TAIPEI, Taiwan — In Washington, there has been anxious debate over whether Speaker Nancy Pelosi should risk the visit. In Beijing, there have been anger and threats. In Taiwan, where Ms. Pelosi is expected to land late Tuesday, the new flare-up in tensions has been met with a subdued defiance.
Politicians from Taiwan’s two main political parties have offered support for the trip, a sentiment echoed by many in the self-ruled democracy of more than 23 million people, which China claims as its own. While China released videos of planes and missiles flying to menacing music, one popular meme in Taiwan remade Ms. Pelosi as a powerful Taoist goddess. A Taiwanese politician wagered a chicken cutlet giveaway over her visit.
Inured to living in one of the world’s most dangerous geopolitical flash points, Taiwanese people have largely taken the prospect of the visit in stride. That steely nonchalance belies a political reality that has been hardening over the past decade: Many in Taiwan have grown weary of China’s threats and crave support from the United States.
Ms. Pelosi’s trip, if carried out, will be the highest-level visit by an American official in 25 years, and a diplomatic coup, if mostly a symbolic one, for Taiwan. Such prominent demonstrations of international support are rare for Taiwan, which Beijing has systematically worked to isolate from global institutions and diplomatic recognition.
The talk of a visit has not been without its anxieties for Taiwan. On Tuesday morning, its military said it would strengthen combat readiness in anticipation of a potential response from China, while the island’s stock market fell almost 2 percent over geopolitical concerns about the trip that broadly dragged down global shares.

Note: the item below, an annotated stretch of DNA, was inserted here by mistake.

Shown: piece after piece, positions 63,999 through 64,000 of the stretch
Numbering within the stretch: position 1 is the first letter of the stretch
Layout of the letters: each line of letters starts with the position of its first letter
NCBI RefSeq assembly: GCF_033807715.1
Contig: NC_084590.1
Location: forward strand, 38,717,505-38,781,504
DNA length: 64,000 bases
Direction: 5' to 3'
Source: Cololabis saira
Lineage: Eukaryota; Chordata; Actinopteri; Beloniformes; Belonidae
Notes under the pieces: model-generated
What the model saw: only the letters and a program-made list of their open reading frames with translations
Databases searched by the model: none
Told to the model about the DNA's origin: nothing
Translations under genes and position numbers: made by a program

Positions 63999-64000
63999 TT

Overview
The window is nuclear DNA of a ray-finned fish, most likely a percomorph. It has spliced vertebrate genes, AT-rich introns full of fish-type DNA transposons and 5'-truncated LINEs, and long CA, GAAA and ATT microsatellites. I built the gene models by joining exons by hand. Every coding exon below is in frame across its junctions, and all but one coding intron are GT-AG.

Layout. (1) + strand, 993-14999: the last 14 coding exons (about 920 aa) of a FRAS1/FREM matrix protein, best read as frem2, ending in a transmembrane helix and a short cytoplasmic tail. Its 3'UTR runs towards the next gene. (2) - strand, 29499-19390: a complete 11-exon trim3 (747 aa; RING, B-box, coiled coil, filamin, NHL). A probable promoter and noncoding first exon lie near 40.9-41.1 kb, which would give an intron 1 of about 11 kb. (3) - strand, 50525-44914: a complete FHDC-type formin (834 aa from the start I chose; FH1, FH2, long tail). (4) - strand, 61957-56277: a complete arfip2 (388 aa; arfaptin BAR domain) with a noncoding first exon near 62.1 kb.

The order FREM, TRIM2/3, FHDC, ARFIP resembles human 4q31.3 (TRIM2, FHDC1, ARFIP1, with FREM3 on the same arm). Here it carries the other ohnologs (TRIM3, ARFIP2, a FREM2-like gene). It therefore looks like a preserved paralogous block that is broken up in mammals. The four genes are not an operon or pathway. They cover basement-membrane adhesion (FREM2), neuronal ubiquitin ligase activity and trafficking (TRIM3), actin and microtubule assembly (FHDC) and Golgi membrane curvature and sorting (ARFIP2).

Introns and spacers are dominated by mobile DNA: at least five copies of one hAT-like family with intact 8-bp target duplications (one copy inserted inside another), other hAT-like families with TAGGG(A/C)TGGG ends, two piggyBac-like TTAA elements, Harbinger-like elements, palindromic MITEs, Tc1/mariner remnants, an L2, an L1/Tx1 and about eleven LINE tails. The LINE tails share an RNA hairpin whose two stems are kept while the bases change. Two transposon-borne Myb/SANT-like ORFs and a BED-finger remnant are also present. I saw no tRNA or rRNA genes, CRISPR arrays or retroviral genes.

President Tsai Ing-wen of Taiwan has tread carefully into the fraught political moment. Although on the brink of a major diplomatic victory, she has made no public comment about the trip, probably to avoid exacerbating an already tense situation — as well as embarrassment, were it not to happen. Known as a cautious and pragmatic operator, Ms. Tsai has let others speak out instead.
Some support has come from unexpected corners. Two stalwarts of the generally China-friendly Kuomintang party, former President Ma Ying-jeou and the onetime party chairman Eric Chu, cautiously welcomed the possibility of Ms. Pelosi’s visit over the weekend.
With local elections looming, politicians in Ms. Tsai’s party spoke more freely. Kolas Yotaka, a former Democratic Progressive Party legislator and candidate for magistrate in Hualien County, said that the decision of whether to make the trip was Ms. Pelosi’s and that most Taiwanese would support the visit.
“It makes us feel less isolated, and gives us hope to see that even in difficult circumstances, there are still people who maintain their beliefs and ideals,” she wrote.
While some Taiwanese people criticized the visit as unnecessarily provocative, many others echoed Ms. Kolas Yotaka’s sentiments. Chen Mei-ying, a sales manager in the central city of Taichung, called it “a boost for Taiwan’s democracy,” adding that “we should face the threat of China directly and welcome her bravely.”
Throughout much of its modern political existence, Taiwan has been caught between two giant rivals: the United States and China.
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For decades, it was subjected to oppressive martial law by the U.S.-backed regime of Chiang Kai-shek, who fled to the island after being overthrown by Mao Zedong’s revolution. In the 1950s, Beijing and Washington twice came close to going to war when China attacked Taiwan-controlled territories.
Cold War dynamics eventually yielded to more pragmatic ties in the 1980s and 1990s, as Taiwan democratized and China opened up its economy following the self-inflicted devastation of the Cultural Revolution.